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  • I visited Warren and Dorothy at the VA hospital the other day. Warren is 91 and as kind and cantankerous in a state of dementia as he has been since I met him twenty years ago. Dorothy, his wife of 65 years, is as sound and stalwart as ever. She takes the bus to the hospital and sits by his bed every day. He sleeps.

    When he woke on Saturday to the sound of our voices, Warren climbed from his bed to give me a hug. "I don't know you," he said, "but I'm glad you're here."

    We walked through the ward together, the three of us, Warren exhibiting all of his old math professor precision and curiosity as he pointed out windows, chairs and tables in a litany of the mundane. "What do you do to keep yourself alive?" he asked me. "I breathe," I teased, knowing he meant something else entirely. In his dementia he had got to the heart of the matter. Unable to retrieve the phrase exactly, he expressed it in a way we no longer consciously do. What do you do for a living? "I work for the government," I answered a second time, but he was off down the hall to other, more interesting things.

    I find it terrifying to visit my father, my friends - to witness their decline and to imagine my own. I am ambiguous at best on the extraordinary medical "miracles" that sustain us well beyond our capacity to "keep ourselves alive." Yet I am reminded by Warren and by my mother who suffered ten years of dementia before she died, that even and most particularly in a state of confusion we remain (or become) ourselves. My father, like Dorothy, watched his partner slowly disappear beyond his reach. Yet he was more present with her, more visibly intimate, than I had seen him in my lifetime. "I have fallen in love with her all over again," he admitted to me one day. "I know it seems strange. But I see what a fundamentally kind and loving person she is even now, especially now, when she has no control over her true self, and I love who she is."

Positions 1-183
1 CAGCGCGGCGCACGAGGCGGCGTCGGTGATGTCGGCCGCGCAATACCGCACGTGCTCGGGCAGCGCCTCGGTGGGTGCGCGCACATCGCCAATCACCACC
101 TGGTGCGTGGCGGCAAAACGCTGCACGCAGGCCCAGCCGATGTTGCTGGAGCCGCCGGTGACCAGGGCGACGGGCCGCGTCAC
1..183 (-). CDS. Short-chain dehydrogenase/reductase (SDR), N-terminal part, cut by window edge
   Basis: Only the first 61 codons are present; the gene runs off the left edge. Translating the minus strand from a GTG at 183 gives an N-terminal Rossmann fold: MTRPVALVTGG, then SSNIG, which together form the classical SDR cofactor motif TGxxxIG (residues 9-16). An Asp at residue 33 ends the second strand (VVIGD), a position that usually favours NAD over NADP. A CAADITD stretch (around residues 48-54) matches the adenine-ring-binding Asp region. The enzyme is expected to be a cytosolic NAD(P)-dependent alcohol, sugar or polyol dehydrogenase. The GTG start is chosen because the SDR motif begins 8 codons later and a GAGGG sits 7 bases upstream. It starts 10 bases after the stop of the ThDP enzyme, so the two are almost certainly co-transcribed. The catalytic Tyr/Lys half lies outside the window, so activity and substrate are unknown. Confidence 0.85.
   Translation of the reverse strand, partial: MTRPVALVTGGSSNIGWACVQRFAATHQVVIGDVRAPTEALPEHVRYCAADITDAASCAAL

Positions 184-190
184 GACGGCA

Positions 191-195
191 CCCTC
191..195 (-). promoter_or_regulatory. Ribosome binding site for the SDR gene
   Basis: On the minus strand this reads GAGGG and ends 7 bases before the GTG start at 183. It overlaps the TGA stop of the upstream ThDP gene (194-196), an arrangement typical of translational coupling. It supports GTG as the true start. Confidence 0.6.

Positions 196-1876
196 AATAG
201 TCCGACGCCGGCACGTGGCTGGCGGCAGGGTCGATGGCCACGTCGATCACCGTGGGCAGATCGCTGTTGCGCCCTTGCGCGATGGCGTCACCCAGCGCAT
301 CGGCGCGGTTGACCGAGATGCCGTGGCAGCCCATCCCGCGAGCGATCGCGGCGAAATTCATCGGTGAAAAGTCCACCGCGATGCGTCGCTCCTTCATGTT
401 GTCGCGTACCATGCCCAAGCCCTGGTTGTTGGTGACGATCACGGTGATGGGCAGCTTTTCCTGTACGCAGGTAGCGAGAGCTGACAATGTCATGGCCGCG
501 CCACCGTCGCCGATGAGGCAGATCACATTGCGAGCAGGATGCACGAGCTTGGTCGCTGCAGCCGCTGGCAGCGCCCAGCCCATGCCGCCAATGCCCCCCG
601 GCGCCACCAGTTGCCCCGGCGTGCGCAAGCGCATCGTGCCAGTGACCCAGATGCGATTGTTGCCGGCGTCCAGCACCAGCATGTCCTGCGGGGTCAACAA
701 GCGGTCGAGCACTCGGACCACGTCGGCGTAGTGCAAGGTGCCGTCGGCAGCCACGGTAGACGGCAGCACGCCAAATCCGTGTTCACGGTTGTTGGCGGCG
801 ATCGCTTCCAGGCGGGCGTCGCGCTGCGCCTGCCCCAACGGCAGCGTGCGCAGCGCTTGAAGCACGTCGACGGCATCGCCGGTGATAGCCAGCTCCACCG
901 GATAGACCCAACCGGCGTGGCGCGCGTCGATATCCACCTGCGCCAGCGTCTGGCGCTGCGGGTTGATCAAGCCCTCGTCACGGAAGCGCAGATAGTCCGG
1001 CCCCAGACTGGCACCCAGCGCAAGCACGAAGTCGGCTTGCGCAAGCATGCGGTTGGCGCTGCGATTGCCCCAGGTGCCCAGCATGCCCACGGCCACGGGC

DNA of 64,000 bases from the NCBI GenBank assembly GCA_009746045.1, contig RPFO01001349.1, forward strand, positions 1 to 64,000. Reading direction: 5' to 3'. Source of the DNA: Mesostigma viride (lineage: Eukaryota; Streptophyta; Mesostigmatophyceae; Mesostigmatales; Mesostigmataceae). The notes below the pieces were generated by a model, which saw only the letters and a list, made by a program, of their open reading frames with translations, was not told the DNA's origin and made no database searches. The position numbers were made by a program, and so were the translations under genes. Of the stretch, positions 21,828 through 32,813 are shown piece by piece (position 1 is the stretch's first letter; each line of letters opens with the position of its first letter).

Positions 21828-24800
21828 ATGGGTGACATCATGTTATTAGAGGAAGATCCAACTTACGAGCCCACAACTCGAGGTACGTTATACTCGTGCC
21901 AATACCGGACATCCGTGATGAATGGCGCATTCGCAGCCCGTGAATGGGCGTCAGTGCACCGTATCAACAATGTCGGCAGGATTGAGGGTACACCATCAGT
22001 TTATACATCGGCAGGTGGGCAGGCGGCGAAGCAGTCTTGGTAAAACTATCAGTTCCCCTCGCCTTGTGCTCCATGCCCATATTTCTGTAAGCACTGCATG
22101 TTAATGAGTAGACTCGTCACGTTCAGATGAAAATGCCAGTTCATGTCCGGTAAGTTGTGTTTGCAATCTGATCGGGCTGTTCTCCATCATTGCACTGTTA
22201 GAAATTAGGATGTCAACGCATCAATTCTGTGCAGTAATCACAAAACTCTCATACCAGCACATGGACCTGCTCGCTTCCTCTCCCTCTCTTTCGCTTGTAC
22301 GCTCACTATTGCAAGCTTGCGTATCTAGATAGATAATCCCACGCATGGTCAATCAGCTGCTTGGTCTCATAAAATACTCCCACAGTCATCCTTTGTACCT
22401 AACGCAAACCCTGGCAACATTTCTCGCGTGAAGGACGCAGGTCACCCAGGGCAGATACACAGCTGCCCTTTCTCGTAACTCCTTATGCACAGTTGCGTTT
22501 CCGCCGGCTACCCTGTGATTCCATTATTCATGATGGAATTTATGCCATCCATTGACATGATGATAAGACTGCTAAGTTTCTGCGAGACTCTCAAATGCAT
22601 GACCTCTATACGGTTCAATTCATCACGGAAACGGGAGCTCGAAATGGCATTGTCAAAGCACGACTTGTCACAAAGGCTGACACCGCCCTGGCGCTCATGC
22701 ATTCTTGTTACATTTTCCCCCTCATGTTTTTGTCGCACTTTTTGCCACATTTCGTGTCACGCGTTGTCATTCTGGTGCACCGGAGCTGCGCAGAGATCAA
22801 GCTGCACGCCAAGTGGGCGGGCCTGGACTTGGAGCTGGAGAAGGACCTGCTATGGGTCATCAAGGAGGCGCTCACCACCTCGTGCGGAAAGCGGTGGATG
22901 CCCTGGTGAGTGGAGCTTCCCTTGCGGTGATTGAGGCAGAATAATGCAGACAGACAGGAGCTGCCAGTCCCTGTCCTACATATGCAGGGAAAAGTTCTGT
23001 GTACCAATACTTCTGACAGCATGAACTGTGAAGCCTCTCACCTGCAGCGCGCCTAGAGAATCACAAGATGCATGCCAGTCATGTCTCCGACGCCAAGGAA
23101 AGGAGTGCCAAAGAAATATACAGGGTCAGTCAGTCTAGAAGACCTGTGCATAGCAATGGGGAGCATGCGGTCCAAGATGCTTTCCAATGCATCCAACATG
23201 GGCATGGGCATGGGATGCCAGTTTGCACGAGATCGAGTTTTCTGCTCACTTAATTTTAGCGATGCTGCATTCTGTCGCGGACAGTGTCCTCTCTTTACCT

Love. Kindness. Curiosity. They are the heart of the matter when we have the wherewithal to "keep ourselves alive," and the best we can hope for when we lose the capacity to know who we are.
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